Food patterns have been studied in whole diet trials, such as those involving the Mediterranean [74,75], Dietary Approaches to Stop Hypertension (DASH) [76], and healthy Nordic diets [77], and epidemiological studies [72] and systematic reviews [74,75]. Whole diet trials have yielded similar and consistent conclusions on weight loss, reduction in CVD risk factors and improved longevity [78]. Epidemiological studies have shown that dietary patterns rich in vegetables, fruits, nuts, whole grain cereals, fish, low-fat dairy products and vegetable oils, but low in refined cereals and sugar-rich products, red and processed meats are associated with a lower risk of most chronic diseases [57,79]. Systematic reviews have also found consistent benefits for similar diet patterns and lower risks of incident or fatal CHD, breast cancer, all-cause mortality, CVD, cancer and neurodegenerative diseases [31,74,80]. Several studies have reported inverse association between various healthful dietary patterns or scores and risk of type 2 diabetes [81,82,83].

The DASH diet, described in 1997 [84], was the first to combine several dietary modifications - increased fruits and vegetables, fat-free and low-fat dairy products, whole grain foods, poultry, fish, nuts and unsaturated fat - with reductions in dietary saturated fat, red meat, sweets, sugar-sweetened beverages and salt. This diet resulted in significant reductions in systolic and diastolic blood pressures in hypertensive and normotensive participants over 8 weeks compared with those consuming a controlled diet or a diet rich in fruits and vegetables only.

In a review of 20 randomized controlled trials, Shirani et al. [85] reported that a 16-week DASH diet significantly reduced the fasting insulin concentration in patients with metabolic syndrome or dyslipidemia. The diet did not affect fasting glucose concentrations.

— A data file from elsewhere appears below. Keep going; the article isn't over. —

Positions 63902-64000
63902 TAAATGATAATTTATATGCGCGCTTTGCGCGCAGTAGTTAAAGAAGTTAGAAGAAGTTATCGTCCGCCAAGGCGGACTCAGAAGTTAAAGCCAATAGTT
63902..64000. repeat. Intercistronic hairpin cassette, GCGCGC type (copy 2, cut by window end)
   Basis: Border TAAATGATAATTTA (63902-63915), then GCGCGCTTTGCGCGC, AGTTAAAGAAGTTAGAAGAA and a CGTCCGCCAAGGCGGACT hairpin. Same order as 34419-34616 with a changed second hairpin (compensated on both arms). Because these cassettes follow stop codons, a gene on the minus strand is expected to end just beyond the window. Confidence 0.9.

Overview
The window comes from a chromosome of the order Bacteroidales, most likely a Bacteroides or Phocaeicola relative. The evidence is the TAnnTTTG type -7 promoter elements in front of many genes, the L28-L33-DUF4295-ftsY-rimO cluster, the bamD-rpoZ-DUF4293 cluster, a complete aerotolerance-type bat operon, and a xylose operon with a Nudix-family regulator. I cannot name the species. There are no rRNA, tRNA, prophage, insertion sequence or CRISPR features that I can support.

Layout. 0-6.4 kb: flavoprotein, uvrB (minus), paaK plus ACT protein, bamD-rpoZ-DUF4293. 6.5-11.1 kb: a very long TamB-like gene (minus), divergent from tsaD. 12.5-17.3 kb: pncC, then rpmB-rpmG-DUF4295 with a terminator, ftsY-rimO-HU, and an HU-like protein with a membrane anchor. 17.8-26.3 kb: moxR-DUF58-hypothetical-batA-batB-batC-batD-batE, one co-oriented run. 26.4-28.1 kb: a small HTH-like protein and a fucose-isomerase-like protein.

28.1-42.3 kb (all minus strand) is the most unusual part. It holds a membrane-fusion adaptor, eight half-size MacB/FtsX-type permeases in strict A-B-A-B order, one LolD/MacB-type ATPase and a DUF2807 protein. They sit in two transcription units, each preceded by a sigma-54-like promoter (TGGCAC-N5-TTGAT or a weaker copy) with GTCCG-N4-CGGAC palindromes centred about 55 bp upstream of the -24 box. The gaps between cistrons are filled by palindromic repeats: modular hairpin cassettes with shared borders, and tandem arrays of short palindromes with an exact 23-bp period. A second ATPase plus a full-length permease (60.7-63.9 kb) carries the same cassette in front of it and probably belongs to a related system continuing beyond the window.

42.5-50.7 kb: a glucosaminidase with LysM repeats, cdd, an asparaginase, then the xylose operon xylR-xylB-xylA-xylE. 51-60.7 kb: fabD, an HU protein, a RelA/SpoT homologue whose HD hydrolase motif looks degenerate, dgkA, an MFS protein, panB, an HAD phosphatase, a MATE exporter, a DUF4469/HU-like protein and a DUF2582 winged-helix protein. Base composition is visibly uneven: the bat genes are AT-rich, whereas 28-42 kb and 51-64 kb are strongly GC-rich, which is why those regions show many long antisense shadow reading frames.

Most studies of the Mediterranean diet in the context of type 2 diabetes and CVD have shown favorable effects on glycemic control and CVD risks, although there is some controversy about obesity [86,87]. A recent 4-year prospective cohort study examined the relationship between the Mediterranean diet and mortality in individuals with type 2 diabetes. The traditional Mediterranean diet was associated with a reduced risk of total and CVD mortality, independent of disease severity [88]. Principal factor analysis suggested that the main contributors to the effect of diet were moderate alcohol, high intake of cereals, fruits and nuts and lower consumption of dairy and meat products. In an intervention study of the primary prevention of CVD in 418 high-risk individuals (PREDIMED), 2 variations of the Mediterranean diet, supplementation with either virgin olive oil or nuts, were compared with a controlled diet of about similar fat content (41%En) [89]. After 4 years, the incidence of type 2 diabetes was significantly lower in the 2 Mediterranean diet groups, 10.1 and 11.0%, respectively compared with 17.9% in the control group (40%En from fat). When the 2 diet groups were pooled, the risk of type 2 diabetes was reduced by 52% compared with the control group. These changes occurred with no change in body weight or physical activity. In the full cohort of 7,447 participants, the HRs for incident type 2 diabetes were 0.60 (95% CI 0.43-0.85) and 0.82 (95% CI 0.61-1.10) for olive oil and nut-supplemented diets, respectively [90]. The HRs for CVD events, including myocardial infarction, stroke or CVD death, were 0.70 (95% CI 0.53-0.91) and 0.70 (95% CI 0.53-0.94) for the 2 diet groups compared with the control group. Several classical and emerging risk factors for CVD were also favorably affected.